The Isle of Wight?s red squirrels are at risk of being wiped out, as locals continue to report incidents of the animals being attacked and killed by birds of prey.

Conservationists have long known that a virus carried by introduced American greys often proves fatal to reds, but now the estimated 3,500 reds that live in broadleaved woodland on the island find themselves under attack from birds of prey, as well.

?About three days ago, I had another attack, right on my patio. I couldn?t believe it,? Binstead resident Sheila Hiscock told Shooting Times.

?These are buzzards, there is no mistaking them. I rushed out into the garden and the bird was attacking a squirrel. I don?t know if the bird got the kill or not, as it flew off down into the valley, but it probably did get it because I never saw the squirrel again.?

The red squirrel population in the British Isles has declined dramatically recently, with fewer than 140,000 individuals remaining.

Around 85% are thought to live in Scotland, but the Isle of Wight is an important stronghold, with the Solent providing a barrier to bigger and bolder greys.

Reds are also under threat from cats and dogs, road traffic and poor habitat management.

?The first time I witnessed this kind of thing was two years ago,? said Sheila Hiscock.

?I saw a buzzard come into the garden, so I set my dog after it, but the buzzard waited before coming back for seconds. It disembowelled a squirrel right in front of me. I was standing there screaming and jumping up and down, but the birds are so determined, or so very hungry, that they?ll carry on in front of you. When a squirrel is killed by a buzzard it screams worse than a rabbit. It is quite distressing.?

Local conservation group the Wight Squirrel Project continues to say that the lack of photographic evidence to back up accounts such as Sheila Hiscock?s means that these must remain unconfirmed reports, but the group?s project manager, Helen Butler, told Shooting Times that she is taking the reports seriously.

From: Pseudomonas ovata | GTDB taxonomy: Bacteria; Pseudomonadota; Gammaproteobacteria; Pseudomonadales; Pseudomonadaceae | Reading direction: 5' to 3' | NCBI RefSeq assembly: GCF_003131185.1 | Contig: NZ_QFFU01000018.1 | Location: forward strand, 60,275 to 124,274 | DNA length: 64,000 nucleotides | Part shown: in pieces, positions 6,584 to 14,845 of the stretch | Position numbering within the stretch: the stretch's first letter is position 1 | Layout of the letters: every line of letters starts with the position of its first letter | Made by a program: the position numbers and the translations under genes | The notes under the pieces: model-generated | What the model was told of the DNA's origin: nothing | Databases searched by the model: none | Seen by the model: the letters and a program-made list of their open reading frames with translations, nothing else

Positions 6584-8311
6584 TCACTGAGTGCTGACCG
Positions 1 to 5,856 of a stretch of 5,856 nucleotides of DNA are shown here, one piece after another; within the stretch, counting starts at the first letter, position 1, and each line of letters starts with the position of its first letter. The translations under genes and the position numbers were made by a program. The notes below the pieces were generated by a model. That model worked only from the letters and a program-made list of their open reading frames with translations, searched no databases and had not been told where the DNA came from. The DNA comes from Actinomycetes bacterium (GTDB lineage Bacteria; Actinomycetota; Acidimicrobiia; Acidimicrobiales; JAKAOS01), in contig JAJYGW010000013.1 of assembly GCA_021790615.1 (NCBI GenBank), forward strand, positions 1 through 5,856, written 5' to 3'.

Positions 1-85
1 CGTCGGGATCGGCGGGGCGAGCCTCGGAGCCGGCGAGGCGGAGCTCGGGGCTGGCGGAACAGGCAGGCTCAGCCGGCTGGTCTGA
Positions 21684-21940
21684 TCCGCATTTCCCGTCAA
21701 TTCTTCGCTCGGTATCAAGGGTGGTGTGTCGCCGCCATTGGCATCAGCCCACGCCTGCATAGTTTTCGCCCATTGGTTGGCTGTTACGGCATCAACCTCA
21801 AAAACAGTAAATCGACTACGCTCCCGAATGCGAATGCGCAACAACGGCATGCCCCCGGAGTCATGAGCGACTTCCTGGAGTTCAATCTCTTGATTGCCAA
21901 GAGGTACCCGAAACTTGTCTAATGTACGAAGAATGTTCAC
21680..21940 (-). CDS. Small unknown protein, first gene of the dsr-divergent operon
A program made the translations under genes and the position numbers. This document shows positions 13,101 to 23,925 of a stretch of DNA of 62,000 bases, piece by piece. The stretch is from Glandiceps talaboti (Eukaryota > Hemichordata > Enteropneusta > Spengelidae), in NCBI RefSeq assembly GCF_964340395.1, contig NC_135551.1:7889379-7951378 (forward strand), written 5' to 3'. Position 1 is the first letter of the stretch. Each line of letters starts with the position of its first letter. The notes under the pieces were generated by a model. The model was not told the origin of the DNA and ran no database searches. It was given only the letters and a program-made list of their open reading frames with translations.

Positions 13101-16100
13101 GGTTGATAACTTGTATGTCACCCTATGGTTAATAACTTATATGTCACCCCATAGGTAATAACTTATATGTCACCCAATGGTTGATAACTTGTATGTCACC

?I haven?t actually seen it myself, or got any footage of it ? all I get is people telling me things,? she said, ?but reports like Sheila?s certainly seem to have increased. I have had many other reports from reliable people. In recent woodland surveys, we?ve noticed more buzzards and more buzzards? nests. I suppose they?ve got to get cuter with the food they take and look for other options.?

Sheila is not at all optimistic about the red squirrel?s future.

?The number of squirrels has been so depleted, goodness knows what else is going on round here,? she said.

?These buzzards go around in family groups, particularly if the air is still, flying quite high, and they know precisely where all the squirrels are. The squirrels do not stand a chance. I think three years down the line I?m not going to see red squirrels at all. The decline will be that dramatic. It is definitely down to birds of prey. About 10 years ago, the squirrels suffered from a virus, but they seemed to have recovered. There is no way they can keep up that recovery with the number of kills going on round here.?

John Cleaver, from Newnham Farm, near Ryde, agreed. ?We used to have a lot of red squirrels,? he said.

?On a day such as today, when the sun is shining, we would probably have 10 in the garden but we now only have one, if any. About three years ago, my wife was watching a squirrel on the lawn and a large buzzard swooped down and snatched it. That was that one finished with.?

?Buzzards may eat worms but they but they will take whatever is going. I?ve seen them take young rabbits from right in front of me. We used to have a healthy population of hares on the farm and no buzzards, but now we have got lots of buzzards and no hares. I?m pretty certain that the two things are linked.?